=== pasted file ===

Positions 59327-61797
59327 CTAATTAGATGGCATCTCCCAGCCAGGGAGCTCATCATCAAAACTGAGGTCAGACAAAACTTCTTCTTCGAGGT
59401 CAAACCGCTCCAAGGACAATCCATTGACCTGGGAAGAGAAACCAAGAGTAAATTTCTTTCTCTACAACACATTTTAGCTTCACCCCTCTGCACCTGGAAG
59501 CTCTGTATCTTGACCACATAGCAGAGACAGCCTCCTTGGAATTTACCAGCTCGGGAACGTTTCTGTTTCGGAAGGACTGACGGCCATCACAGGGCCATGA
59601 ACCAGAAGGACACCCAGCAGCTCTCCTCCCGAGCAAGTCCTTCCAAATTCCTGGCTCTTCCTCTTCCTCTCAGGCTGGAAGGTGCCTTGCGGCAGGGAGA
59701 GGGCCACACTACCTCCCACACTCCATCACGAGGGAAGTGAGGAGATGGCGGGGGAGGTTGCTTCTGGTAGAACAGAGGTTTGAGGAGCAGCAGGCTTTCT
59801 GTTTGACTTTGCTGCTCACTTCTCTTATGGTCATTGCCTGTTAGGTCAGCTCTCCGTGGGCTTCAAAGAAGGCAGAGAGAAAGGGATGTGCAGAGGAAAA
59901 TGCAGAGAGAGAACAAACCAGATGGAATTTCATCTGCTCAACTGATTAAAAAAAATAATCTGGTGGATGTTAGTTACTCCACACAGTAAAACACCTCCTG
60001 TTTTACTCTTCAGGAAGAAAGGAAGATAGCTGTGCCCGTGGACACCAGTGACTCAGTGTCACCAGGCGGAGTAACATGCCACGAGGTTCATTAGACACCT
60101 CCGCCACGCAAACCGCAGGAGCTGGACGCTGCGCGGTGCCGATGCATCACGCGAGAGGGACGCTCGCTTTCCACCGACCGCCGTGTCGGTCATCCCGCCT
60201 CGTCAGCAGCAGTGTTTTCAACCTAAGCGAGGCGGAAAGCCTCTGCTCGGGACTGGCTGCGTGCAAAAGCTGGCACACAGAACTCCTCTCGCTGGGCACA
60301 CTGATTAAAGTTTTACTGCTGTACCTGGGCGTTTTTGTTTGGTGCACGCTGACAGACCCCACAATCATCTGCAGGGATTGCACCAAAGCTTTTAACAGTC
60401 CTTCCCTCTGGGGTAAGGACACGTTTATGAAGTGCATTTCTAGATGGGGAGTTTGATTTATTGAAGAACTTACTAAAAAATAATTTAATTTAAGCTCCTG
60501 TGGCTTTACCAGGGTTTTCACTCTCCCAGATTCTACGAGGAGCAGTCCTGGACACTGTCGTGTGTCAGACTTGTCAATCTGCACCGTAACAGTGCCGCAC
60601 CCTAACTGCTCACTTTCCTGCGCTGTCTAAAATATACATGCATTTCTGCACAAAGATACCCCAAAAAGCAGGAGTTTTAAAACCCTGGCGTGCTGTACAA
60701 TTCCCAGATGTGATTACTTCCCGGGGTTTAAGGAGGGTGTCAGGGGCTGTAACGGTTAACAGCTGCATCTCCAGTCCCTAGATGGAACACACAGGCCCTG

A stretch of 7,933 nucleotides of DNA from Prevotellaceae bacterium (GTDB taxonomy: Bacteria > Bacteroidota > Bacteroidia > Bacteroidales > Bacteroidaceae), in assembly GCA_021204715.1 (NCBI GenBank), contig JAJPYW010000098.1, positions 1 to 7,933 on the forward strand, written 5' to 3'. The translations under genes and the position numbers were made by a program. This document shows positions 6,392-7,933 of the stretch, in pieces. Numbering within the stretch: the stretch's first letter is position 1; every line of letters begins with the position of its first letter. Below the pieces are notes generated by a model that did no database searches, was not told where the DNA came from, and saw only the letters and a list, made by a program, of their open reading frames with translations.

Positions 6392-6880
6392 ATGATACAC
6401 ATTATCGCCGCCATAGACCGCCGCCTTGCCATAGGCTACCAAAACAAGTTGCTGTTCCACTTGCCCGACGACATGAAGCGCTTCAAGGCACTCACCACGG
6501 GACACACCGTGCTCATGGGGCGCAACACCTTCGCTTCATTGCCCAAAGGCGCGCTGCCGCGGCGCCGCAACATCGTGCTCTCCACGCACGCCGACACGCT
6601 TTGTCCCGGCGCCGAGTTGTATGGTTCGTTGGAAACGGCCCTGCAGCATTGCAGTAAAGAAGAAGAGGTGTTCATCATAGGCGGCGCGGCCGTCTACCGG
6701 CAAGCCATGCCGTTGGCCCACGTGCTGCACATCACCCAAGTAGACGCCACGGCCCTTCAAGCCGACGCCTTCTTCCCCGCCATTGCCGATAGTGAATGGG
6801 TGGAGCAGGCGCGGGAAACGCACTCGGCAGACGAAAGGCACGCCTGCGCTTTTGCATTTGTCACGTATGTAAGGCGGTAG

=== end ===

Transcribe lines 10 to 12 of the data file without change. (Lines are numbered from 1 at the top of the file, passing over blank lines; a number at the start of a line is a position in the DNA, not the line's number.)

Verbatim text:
60101 CCGCCACGCAAACCGCAGGAGCTGGACGCTGCGCGGTGCCGATGCATCACGCGAGAGGGACGCTCGCTTTCCACCGACCGCCGTGTCGGTCATCCCGCCT
60201 CGTCAGCAGCAGTGTTTTCAACCTAAGCGAGGCGGAAAGCCTCTGCTCGGGACTGGCTGCGTGCAAAAGCTGGCACACAGAACTCCTCTCGCTGGGCACA
60301 CTGATTAAAGTTTTACTGCTGTACCTGGGCGTTTTTGTTTGGTGCACGCTGACAGACCCCACAATCATCTGCAGGGATTGCACCAAAGCTTTTAACAGTC